Reinaldo Rueda is not sleeping well these days, and it is easy to see why. A few weeks back, in the space of four days, the Ecuador coach lost both his father and his star player, Cristian Benitez. Since then sleep has come fitfully to him, and even when he has managed to drift off, he often finds himself wide awake shortly after. The pattern can repeat itself two or three times a night. However, regardless of how little Rueda sleeps, he needs to face the day with bundles of energy. He is, after all, the man tasked with fulfilling an entire country’s dream of qualifying for the FIFA World Cup™ for the third time.

“These last three or four weeks have been very tough and intense, as well as extremely painful. I don’t know if over time it will be different. Dealing with the grief has been difficult, but you just have to keep going,” said Rueda in an exclusive chat with FIFA.com. On 25 July while the coach was in Turkey, his father Blas passed away, and he was unable to make it home in time for the funeral. Then on the 29th, the footballing world was shocked and saddened when Ecuador’s star player, Cristian Chucho Benitez, died suddenly after a cardio-respiratory arrest.

During our conversation, the 56-year-old Colombian, who is also a university lecturer in Physical Education, can change his tone from anxious to joyful with remarkable ease. “We’re nostalgic people and prone to depression. It’s the influence of the Pacific Ocean. We experience the bad moments in life with great intensity, but we also overcome them in the same way,” he said.

As far as the race for the 2014 FIFA World Cup Brazil™ goes, Rueda knows there is very little margin for error. With four games remaining, Ecuador lie third in the South American qualifying table, on the same number of points as fourth-placed Chile and five clear of Uruguay and Venezuela. Four countries will qualify directly for Brazil 2014 and a fifth will contest a play-off. Up next is September’s double header, involving trips to Colombia, two points above them in second, and then La Paz. Suffice to say that Rueda and his charges are feeling the strain.  

Though puzzled by the close proximity of the recent sad events, Rueda finds refuge in the thought that it is simply the way life is. He prays a great deal for inner peace, to be able to accept what has happened, and exercises whenever he can. “I believe it’s the way to cleanse oneself and move forward.” He could probably have added that it can help him have a clear mind with which to raise the spirits of players that need to be at the top of their game. “We need to release that whole emotional side, all those feelings we have. It has been a huge blow for everyone, and each of us has to work on overcoming this experience in a different way. We have regular individual and group discussions in this regard.”

A difficult trip
Colombia, his next destination during the South American qualifiers, means a great deal to Rueda. As well as being his homeland and where his family and many friends live, it is also a country in which he is highly regarded. Having coached its national teams in every category, he was responsible for, among other things, the creation of an Under-14 tournament that gave rise to several current stars of Cafetero football, like Radamel Falcao and Fredy Guarin.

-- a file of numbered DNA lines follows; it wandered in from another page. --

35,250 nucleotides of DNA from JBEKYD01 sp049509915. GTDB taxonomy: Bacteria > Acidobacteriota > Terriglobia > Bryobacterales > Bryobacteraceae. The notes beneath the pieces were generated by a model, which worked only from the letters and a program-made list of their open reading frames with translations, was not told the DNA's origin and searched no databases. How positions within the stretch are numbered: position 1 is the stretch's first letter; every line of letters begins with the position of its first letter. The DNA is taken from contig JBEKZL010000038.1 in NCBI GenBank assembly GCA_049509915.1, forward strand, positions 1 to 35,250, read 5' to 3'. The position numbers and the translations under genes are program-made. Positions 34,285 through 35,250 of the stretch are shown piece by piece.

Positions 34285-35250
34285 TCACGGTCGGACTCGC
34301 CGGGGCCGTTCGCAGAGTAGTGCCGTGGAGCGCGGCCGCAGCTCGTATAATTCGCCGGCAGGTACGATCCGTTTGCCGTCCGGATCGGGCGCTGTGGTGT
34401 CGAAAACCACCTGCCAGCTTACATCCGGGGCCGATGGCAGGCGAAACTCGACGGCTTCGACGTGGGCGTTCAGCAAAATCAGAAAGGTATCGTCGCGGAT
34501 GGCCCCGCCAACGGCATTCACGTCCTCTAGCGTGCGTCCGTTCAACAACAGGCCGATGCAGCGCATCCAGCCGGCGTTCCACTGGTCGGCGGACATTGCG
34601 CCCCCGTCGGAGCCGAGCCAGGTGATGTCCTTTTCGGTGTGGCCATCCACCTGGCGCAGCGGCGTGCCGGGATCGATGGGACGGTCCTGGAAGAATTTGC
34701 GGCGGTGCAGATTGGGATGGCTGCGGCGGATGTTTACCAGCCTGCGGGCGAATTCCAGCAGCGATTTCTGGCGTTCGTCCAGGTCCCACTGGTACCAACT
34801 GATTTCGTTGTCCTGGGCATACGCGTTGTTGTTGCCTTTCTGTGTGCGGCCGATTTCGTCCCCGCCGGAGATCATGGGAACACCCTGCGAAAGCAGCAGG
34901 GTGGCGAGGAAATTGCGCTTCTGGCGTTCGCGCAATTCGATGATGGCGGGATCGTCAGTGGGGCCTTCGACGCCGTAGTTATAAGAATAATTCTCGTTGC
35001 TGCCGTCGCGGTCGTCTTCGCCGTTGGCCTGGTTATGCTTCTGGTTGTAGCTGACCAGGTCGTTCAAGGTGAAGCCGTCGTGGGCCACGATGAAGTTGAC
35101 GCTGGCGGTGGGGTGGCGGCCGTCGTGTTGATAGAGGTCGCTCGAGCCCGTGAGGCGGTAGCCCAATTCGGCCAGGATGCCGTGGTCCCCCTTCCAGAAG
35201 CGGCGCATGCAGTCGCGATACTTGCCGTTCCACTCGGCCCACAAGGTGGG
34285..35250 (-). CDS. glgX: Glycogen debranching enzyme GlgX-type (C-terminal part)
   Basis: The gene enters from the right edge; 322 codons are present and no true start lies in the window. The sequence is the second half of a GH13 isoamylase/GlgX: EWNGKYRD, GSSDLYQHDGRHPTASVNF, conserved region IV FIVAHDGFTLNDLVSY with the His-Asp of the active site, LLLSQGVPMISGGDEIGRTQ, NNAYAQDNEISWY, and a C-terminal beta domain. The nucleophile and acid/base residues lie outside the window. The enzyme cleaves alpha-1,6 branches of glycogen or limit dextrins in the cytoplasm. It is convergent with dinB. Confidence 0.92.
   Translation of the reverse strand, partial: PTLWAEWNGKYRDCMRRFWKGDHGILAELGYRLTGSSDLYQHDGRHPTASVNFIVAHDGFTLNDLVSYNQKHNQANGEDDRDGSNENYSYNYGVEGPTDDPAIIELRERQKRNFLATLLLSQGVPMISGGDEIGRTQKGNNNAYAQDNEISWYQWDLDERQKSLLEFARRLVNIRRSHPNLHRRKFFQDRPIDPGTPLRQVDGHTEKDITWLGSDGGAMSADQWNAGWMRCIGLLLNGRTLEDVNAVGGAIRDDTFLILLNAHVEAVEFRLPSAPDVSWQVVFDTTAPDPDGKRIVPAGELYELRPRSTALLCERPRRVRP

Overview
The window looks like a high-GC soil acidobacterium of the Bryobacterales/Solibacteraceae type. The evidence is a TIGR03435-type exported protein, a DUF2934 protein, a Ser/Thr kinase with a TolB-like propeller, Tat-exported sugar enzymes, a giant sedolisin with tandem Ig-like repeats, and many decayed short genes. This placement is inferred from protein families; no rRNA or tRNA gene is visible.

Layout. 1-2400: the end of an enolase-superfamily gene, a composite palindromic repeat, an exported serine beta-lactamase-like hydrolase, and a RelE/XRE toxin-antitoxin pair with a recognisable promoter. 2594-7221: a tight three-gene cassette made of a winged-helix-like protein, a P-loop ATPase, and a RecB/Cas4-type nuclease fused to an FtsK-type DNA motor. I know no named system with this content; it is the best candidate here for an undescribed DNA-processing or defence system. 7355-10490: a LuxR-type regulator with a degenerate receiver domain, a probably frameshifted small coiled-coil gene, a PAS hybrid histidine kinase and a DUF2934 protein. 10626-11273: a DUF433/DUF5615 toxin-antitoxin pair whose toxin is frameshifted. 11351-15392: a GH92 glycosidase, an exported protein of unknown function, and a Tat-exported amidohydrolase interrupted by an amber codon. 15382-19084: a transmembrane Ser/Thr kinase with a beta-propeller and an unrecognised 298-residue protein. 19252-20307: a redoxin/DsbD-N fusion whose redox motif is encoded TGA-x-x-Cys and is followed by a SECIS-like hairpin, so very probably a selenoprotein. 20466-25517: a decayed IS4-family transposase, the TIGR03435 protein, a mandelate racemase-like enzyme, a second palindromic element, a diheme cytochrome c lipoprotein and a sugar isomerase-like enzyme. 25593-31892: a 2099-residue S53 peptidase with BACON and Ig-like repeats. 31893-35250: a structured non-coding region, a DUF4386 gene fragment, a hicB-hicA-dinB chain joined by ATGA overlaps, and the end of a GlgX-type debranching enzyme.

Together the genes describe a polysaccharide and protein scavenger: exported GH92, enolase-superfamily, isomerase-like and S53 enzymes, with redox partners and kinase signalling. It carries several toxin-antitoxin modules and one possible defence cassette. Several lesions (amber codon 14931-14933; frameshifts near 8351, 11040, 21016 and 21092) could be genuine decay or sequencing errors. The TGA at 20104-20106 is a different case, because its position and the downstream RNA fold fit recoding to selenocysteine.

On 6 September, Rueda will be in Barranquilla for the first time as a visiting international coach for a crucial game. “My feelings are difficult [to reconcile]. It will be a conflict from an emotional point of view, even from a family one. My children can’t accept that their little cousins will be cheering on Colombia, while they are rooting for Ecuador. That’s the kind of thing this job demands of you, and we need to be honest about it. However, we’re playing for ourselves and our qualification,” he explained.

A void to fill
Given that Ecuador’s final two qualifying opponents will be direct rivals Uruguay and Chile, Rueda is only too aware that what happens in Colombia “will be hugely significant both in terms of morale and the result. We’re in the final straight and are facing teams very much on the up, like Chile and Uruguay," he continued. "We need to show intelligence and maturity in dealing with the [Colombia] result, whatever that may be, because, as always, certain things will only be settled on the final matchday. A single point, perhaps even a goal, could make the difference, so maturity will decide it.”

As the coach prepares for this sprint finish, he has the twin challenges of healing the wounds of his charges and finding a replacement for Benitez, who he described as “a very special forward because of his flexibility, superb strength, explosiveness and great ability in the air”.

Asked if he would have to change the way his side attacks, Rueda replied: “How the games unfold and what we manage to achieve will dictate if we change a great deal or not. We’ll greatly miss such a complete player and also what he meant to us off the pitch, in terms of his harmony, happiness and ability to mediate in disputes. He’s left a massive void to fill.”

With or without sleep, Rueda’s ability to somehow fill that void could decide whether his Tricolor side grace football’s flagship event next year in Brazil.